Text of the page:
Researchers at the University of Illinois and the University of Illinois have found that tiny, disorderly magnesium chromium particles may be the key to new magnesium battery energy storage technology. Compared with traditional lithium -ion batteries, this technology may have higher capacity.
A new, scalable method is reported to create a material. This material can store magnesium ions in high pressure, which is the decisive characteristics of the cathode.
Although it is still in the early stage, researchers said that this is a major progress in moving towards magnesium -based batteries. So far, few inchmatic materials have shown reversible magnesium to remove and insert, which is the key to the effect of magnesium batteries.
“Lithium ion technology is reaching the limit of its ability, so finding other chemicals is very important, which will enable us to create batteries with greater storage capacity and thinner design,” said Dr. En Johnson, the common author (London London (London London College) Chemistry).
“Magnesium battery technology has always been considered a possible solution to provide more durable mobile phones and electric vehicle batteries, but it is a challenge to obtain a practical material for cathode.”
One factor restricting lithium ion battery is anode. For safety reasons, lithium -ion batteries must use low -capacity carbon anode because the use of pure lithium metal anode can lead to dangerous short circuit and fire.
In contrast, magnesium metal anode is safer, so combining magnesium metal and functional cathode materials can make the battery smaller and store more energy.
Research prediction of calculating models before, magnesium chromium oxides (MGCR2O4) may be promising candidates with cathode of magnesium batteries.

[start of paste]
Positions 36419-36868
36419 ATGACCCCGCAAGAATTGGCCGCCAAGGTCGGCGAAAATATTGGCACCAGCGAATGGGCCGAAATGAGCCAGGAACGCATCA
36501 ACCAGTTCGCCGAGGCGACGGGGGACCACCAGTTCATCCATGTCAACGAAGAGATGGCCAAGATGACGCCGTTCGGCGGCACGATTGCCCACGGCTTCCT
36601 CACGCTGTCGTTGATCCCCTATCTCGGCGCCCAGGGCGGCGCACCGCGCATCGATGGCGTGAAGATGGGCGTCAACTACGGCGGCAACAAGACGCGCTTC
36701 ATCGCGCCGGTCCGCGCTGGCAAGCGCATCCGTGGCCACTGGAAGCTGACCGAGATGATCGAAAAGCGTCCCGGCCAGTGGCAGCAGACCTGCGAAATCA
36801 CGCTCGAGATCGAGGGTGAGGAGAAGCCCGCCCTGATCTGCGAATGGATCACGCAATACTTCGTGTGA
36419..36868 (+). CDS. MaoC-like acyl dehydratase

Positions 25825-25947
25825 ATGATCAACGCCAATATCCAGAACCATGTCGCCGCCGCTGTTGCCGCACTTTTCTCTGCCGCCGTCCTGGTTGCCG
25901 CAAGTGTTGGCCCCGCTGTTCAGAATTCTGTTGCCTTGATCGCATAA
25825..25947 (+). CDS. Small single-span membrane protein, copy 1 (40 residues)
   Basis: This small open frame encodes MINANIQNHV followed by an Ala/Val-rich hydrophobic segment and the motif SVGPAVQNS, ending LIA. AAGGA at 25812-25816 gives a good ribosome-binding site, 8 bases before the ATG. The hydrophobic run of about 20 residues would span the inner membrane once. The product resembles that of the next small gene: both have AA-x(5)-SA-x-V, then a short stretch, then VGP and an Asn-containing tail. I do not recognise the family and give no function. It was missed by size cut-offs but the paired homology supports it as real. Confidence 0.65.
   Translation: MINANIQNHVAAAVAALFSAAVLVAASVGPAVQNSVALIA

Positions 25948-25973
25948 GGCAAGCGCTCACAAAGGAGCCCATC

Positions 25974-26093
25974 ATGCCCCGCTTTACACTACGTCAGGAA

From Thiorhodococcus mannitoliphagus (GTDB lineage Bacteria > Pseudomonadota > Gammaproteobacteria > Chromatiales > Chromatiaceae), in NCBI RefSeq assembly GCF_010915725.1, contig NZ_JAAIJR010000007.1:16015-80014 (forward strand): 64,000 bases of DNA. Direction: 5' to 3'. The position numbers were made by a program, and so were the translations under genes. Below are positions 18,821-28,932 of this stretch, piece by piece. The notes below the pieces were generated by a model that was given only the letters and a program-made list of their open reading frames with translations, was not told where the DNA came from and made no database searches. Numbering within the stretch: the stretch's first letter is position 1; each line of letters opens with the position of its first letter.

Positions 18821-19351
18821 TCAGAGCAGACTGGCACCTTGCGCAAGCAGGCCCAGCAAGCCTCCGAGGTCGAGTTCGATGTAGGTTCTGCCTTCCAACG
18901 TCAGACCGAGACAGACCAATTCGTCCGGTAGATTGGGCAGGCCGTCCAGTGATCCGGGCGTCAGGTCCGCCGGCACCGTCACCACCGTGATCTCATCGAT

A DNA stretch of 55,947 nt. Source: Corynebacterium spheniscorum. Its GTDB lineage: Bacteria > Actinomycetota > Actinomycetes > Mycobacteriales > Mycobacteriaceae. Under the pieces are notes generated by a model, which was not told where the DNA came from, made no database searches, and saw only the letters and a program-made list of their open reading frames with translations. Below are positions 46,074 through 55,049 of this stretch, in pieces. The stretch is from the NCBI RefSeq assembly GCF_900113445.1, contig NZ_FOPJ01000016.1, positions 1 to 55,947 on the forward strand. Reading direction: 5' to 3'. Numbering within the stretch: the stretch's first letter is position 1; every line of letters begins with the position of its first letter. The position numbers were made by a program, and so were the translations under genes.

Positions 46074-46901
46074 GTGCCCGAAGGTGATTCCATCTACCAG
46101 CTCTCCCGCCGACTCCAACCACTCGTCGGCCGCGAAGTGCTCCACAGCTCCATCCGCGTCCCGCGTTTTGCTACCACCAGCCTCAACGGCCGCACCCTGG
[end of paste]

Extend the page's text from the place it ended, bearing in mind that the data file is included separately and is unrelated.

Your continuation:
Inspired by this work, UCL researchers produced a ~ 5 nm disorderly magnesium chromium oxide material in a very fast and relatively low temperature response.
The collaborators of the University of Illinois, Chicago, then compared their magnesium activity with conventional sequential magnesium chromium oxide materials about 7 nm wide.
They use a series of different technologies, including X -ray diffraction, X -ray absorption spectrum and cutting -edge electrochemical methods to observe the structure and chemical changes of the two materials in the battery during the battery.
The behaviors of these two crystals are very different. The disorderly particles show reversible magnesium extraction and insertion, while the larger orderly crystals do not have this activity.
“This indicates that the future of the battery may be disorder and unconventional structure. This is an exciting prospect. We have not explored before, because disorderly disorder can cause problems with battery materials. The importance of existence may provide more opportunities for reversible battery chemistry. “Professor Jawwad Darr (Department of Chemistry, University of London) explained.
“We see that the increase in the surface area and the disorder of the crystal structure are provided with new ways to occur compared with the orderly crystal area.
Usually, it is necessary to provide a clear spread of diffusion so that the cells can easily charge and discharge — but what we see shows that the disorderly structure introduces a new and obtainable diffusion path, which needs to be further studied. “Jordi Cabana The professor said (the University of Illinois).
These results are the products of exciting new cooperation between British and American researchers. UCL and the University of Illinois are intended to extend their research to other disorderly high -surface area materials to further improve the storage capacity of magnesium and develop practical magnesium batteries.